In other words, when a body is at rest or moving at constant speed in a straight line (constant velocity), straight away you should know it is Newton’s first law. Next you must know these 3 basics concepts about 1st law:
– forces acting on the body are balanced
– net force / resultant force acting on the body is zero
– there is no acceleration.

2) Newton’s second law states that when a net force (resultant force) acts on a body, it will cause an acceleration on the body (accelerating or decelerating).

Basically F = ma where F is the net or resultant force in N,
m is the mass in kg
a is the acceleration in ms-2

In other words, when a body is moving faster or slower (or going round a bend), you should know its Newton’s second law. Next you must know these 3 basic concepts about 2nd law:
– forces acting on the body are not balanced
– there is a net force / resultant force acting on the body
– there is an acceleration
(accelerating of net force is in the direction of motion, or decelerating if the net force is opposite to the direction of motion)

Click here to know more about Newton’s 3rd Law

Leave a comment

Practical – Lens Experiment

The video below shows a typical lens experiment. (reference to O-Level SciPhy 2015). I will briefly go through the set-up, main steps and how to get the 1st set of readings.

In the next video, it highlights the various types of lens practical which you might have in the school lab. e.g. different kind of crossed-wire, a beaker of water as a converging lens and different kind of images formed.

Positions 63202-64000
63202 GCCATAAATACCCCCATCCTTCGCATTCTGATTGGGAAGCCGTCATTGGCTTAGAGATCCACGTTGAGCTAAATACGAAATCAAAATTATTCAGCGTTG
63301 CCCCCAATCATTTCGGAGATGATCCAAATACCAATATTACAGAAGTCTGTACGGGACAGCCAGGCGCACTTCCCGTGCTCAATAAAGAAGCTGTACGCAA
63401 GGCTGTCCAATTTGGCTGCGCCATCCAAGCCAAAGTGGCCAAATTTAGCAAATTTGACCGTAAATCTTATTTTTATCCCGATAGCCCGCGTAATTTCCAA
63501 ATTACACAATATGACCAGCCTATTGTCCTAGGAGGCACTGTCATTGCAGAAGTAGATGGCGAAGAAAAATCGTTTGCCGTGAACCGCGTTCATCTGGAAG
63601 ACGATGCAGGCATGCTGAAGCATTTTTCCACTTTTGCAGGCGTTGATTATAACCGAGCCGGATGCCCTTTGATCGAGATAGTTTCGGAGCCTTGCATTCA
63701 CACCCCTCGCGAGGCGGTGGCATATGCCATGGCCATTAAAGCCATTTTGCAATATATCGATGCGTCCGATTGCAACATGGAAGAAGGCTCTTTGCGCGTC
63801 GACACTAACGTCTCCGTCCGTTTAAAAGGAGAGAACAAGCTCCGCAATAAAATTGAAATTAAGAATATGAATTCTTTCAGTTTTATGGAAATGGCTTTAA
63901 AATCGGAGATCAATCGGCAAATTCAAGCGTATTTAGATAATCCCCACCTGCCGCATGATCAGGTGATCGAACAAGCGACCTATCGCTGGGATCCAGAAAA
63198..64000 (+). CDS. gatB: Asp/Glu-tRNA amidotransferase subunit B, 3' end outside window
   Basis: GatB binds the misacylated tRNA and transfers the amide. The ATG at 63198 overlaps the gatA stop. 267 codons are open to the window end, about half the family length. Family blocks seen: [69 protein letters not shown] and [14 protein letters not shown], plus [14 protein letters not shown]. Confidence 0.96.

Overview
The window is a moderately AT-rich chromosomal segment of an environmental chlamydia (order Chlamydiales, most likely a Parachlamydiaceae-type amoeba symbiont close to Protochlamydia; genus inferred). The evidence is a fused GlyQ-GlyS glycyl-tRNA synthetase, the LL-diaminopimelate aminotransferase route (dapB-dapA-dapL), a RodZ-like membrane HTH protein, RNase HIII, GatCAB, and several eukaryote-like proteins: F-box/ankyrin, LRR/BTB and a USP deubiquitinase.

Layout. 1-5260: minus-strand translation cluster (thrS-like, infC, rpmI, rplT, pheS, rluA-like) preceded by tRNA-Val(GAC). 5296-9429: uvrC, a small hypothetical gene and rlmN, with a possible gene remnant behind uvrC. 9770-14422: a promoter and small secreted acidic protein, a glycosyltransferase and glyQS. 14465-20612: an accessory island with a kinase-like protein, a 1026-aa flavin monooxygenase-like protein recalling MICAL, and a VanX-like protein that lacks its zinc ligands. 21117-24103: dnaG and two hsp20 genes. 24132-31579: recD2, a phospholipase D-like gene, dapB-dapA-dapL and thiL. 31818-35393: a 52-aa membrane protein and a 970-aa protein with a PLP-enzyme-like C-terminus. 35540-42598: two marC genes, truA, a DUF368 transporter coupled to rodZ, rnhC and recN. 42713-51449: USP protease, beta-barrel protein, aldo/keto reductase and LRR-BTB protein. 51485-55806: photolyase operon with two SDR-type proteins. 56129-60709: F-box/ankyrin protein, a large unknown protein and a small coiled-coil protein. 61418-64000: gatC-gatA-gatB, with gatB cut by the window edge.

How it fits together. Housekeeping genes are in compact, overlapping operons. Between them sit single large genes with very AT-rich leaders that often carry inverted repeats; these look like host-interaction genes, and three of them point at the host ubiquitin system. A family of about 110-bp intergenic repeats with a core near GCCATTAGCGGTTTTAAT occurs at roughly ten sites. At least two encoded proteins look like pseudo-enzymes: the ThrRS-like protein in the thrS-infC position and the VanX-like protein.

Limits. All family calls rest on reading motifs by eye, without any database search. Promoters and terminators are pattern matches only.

Key points:
1) Make sure the object (illuminated crossed-wire), lens and screen are aligned properly.
2) Source of Error: identifying the sharpest image
Improvement: (i) Repeat the experiment a few times for the same
independent variable to identify the sharpest image.
(ii) Move the lens (or screen) forward and backward about
the sharp image, until the sharpest image is determined.
3) In general, the focal lens of the lens used in the lab is usually 10 cm or 15 cm. Most lens experiment requires you to find the focal length. There is also a easy way to quickly determine the focal length before starting the experiment.

Refer to this post for another lens experiment which is different and more challenging.


Parachute Jump – Speed-time graph

In a typical parachute jump, there are various distinct stages/sections as you can see from the graph in the video below.

AB = constant acceleration, free fall, a = 10 ms-2
BC = decreasing acceleration
CD = constant speed, zero acceleration
at D = the time where the parachute is fully opened
DE = constant deceleration
EF = lower constant speed, zero acceleration
FG = constant deceleration

After you have learned Dynamics, you should be able to explain each stage using forces acting on the skydiver, namely the weight and air resistance.

Refer to the video below to understand the motion at various stages and how to explain in terms of forces, esp the part on why the acceleration is decreasing during BC.

You can refer to the detailed explanation in words in the comics below. Hope this post helps you to understand better!

velocity-time graph of parachute jump


Displacement-time and Velocity-time Graph of Ball Thrown Up / Ball Dropped

1) When a ball is thrown up and it comes down

When the ball leaves the hand, there is no upward force acting on the ball. The only force acting on the ball is its weight. This net force is opposite to the motion of the ball, hence causing the ball to decelerates. Refer to this post for the explanation (comics)


2) When the ball is dropped and it re-bounces back (assume no energy lost)

When the ball is released, the only force acting on the ball is its own weight. This net force on the ball is in the direction of the motion, hence causing the ball to accelerate as it falls. Note that the acceleration due to gravity is assumed to be 10 ms-2, where air resistance is negligible.

3) When the ball is dropped and it re-bounces back (in reality with energy lost)